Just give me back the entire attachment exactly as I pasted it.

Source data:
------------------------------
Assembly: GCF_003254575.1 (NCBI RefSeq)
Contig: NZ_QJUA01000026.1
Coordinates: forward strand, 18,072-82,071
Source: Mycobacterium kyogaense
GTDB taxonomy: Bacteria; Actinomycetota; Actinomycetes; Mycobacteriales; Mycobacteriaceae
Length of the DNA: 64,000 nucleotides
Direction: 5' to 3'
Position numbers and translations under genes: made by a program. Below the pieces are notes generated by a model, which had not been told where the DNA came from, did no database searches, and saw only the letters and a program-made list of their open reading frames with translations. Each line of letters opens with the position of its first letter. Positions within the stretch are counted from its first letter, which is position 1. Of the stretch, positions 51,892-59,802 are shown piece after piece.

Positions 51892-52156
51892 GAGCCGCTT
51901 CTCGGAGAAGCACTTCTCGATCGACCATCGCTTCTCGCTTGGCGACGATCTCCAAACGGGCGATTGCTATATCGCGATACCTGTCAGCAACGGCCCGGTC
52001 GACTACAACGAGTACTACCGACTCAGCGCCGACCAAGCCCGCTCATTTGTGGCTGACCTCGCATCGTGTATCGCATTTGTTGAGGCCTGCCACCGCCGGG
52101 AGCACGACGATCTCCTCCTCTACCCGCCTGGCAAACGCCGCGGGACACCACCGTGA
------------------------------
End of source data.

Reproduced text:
Assembly: GCF_003254575.1 (NCBI RefSeq)
Contig: NZ_QJUA01000026.1
Coordinates: forward strand, 18,072-82,071
Source: Mycobacterium kyogaense
GTDB taxonomy: Bacteria; Actinomycetota; Actinomycetes; Mycobacteriales; Mycobacteriaceae
Length of the DNA: 64,000 nucleotides
Direction: 5' to 3'
Position numbers and translations under genes: made by a program. Below the pieces are notes generated by a model, which had not been told where the DNA came from, did no database searches, and saw only the letters and a program-made list of their open reading frames with translations. Each line of letters opens with the position of its first letter. Positions within the stretch are counted from its first letter, which is position 1. Of the stretch, positions 51,892-59,802 are shown piece after piece.

Positions 51892-52156
51892 GAGCCGCTT
51901 CTCGGAGAAGCACTTCTCGATCGACCATCGCTTCTCGCTTGGCGACGATCTCCAAACGGGCGATTGCTATATCGCGATACCTGTCAGCAACGGCCCGGTC
52001 GACTACAACGAGTACTACCGACTCAGCGCCGACCAAGCCCGCTCATTTGTGGCTGACCTCGCATCGTGTATCGCATTTGTTGAGGCCTGCCACCGCCGGG
52101 AGCACGACGATCTCCTCCTCTACCCGCCTGGCAAACGCCGCGGGACACCACCGTGA